Things are quiet here at The Lost Way, and not only because the world outside has been immobilized by a crippling ice storm. The silence has arisen from my deliberately withholding the new content I’ve been working on, in anticipation of ‘opening day’, if you will. Let me explain.
About a month ago I registered several domain names for this site, but for whatever reason these newborn web addresses need a few months to mature. It’ll be mid-May before I can transfer my preferred domain name. And while I could probably find a way to accelerate the process, I’m in no hurry, and frankly I’d rather not upload all my best content to an impermanent url anyway. And so I’m waiting. The intervening time gives me the opportunity to craft and polish my posts, including a new series I’ve been working on. This series will be the sort of thing that several years ago I, as a neophyte writer, would have been keen to read. Hopefully it will be of equal interest to others.
Having completed my brief review of The Blue Firedrake I embarked on some initial research on Elinor Shaw. I found references to an intriguing document called An account of the tryals, examination and condemnation, of Elinor Shaw, and Mary Phillip’s (two notorious witches,) Northampton assizes, on Wednesday the 7th of March 1705. To my dismay, however, there seems to be no way for me to access this book freely online, and the nearest microfiche copy is at the University of Toronto. Though this would mean a day trip for me to peruse an 8-page document, I would happily do so, if not for the simple fact that I do not have (and can’t reasonably pay for) a U of T library card. So my research into English witchcraft will have to wait, and I’ll resort instead to making further notes from the text.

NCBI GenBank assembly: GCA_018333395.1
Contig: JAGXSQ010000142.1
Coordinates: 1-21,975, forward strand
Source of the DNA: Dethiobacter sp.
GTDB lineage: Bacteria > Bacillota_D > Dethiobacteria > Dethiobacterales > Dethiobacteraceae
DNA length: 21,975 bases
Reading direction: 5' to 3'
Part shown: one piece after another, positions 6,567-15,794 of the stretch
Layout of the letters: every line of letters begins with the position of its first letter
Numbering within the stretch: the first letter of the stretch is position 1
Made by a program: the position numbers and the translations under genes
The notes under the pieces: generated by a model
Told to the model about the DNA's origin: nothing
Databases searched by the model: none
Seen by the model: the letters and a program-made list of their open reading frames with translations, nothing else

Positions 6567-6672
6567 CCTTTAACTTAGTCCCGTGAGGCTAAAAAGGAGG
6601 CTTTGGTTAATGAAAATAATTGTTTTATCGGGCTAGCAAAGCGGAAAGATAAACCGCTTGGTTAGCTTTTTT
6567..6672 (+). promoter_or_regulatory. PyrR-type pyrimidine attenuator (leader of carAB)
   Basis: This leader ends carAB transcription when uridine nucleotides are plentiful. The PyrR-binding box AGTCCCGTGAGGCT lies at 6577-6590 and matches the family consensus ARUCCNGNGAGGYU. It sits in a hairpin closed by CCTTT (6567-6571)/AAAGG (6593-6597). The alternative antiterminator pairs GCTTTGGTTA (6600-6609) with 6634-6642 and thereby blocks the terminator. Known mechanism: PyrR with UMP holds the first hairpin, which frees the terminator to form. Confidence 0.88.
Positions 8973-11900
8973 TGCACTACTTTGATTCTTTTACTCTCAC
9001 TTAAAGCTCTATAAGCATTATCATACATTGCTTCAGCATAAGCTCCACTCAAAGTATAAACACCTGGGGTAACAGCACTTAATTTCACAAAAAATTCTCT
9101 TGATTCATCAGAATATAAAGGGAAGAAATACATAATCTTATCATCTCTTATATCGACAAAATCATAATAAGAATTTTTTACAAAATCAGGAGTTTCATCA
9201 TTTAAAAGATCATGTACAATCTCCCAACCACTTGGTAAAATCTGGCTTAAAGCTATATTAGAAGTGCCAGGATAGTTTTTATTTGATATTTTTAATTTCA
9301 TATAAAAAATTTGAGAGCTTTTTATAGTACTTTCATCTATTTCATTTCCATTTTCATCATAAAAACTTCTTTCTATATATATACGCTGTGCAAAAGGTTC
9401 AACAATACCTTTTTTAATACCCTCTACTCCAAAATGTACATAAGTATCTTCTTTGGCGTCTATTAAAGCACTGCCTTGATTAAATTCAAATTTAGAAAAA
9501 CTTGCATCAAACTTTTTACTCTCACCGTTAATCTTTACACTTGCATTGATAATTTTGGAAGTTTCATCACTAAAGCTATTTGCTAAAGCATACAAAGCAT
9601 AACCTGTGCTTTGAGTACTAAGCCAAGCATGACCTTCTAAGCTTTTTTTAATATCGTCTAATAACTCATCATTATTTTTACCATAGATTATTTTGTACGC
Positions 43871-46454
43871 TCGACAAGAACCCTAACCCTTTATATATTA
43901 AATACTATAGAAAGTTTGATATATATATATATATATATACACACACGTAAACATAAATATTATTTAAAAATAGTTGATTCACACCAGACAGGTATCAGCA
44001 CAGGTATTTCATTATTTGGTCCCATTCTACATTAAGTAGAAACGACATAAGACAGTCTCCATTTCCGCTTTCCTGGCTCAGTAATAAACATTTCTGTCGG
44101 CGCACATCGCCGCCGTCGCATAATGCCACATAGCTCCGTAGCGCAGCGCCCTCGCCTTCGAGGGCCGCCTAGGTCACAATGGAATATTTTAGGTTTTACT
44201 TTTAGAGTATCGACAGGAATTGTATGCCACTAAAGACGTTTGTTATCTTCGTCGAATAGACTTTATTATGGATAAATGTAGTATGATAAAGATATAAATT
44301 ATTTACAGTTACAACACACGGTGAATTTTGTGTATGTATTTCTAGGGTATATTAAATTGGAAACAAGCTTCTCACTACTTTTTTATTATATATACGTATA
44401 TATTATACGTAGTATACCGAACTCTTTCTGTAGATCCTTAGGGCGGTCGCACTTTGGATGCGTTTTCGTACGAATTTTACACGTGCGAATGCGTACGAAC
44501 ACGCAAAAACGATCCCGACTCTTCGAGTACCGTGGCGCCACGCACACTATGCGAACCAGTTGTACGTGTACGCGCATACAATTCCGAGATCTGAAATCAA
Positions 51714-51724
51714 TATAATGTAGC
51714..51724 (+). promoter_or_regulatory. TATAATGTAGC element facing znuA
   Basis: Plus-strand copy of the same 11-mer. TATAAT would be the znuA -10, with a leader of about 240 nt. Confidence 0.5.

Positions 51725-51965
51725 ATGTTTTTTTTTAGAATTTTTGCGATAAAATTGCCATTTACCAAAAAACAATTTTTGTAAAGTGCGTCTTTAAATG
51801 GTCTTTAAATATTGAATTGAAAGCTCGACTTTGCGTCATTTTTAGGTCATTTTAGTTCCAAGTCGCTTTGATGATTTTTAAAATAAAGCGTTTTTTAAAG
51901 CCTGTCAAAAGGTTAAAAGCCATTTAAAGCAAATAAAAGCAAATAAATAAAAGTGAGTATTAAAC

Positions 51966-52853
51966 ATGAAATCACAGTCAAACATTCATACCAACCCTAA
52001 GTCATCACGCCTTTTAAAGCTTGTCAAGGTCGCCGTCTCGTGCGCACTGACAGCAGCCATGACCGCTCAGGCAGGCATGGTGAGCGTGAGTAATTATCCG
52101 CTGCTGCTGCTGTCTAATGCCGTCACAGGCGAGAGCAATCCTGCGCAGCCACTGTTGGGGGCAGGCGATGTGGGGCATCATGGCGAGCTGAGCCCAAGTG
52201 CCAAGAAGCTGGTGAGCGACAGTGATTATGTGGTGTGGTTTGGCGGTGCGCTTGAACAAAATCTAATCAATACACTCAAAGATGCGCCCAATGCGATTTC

In addition to the blog I’ve been finalizing Warden Of The Lost Way. I’ve completed the full Continuity Edit and have been drafting the epilogue before releasing the manuscript to my alpha readers. I’m a bit at odds regarding this epilogue. It, like the rest of the book, has grown longer than I had anticipated, but my instincts are telling me to keep it brief. For now I will allow it to take the shape it chooses and leave the editing for later.
And finally, for my own word-geek entertainment, I have been skimming through a fortuitous thrift-store find, A Dictionary Of Modern Slang, Cant And Vulgar Words Used At The Present Day In The Streets Of London (1860) by John Camden Hotten. It features such colorful terms as ABSQUATULATE, BUZBLOAK, COLLYWOBBLES, and DOLLYMOP, and as you can see, I’ve only progressed to ‘D’ so far. When I’m through I don’t think I’ll be able to resist posting a full review.
So circle back now and again, especially towards the end of May. There’s a wind and a rattle in the tunnel.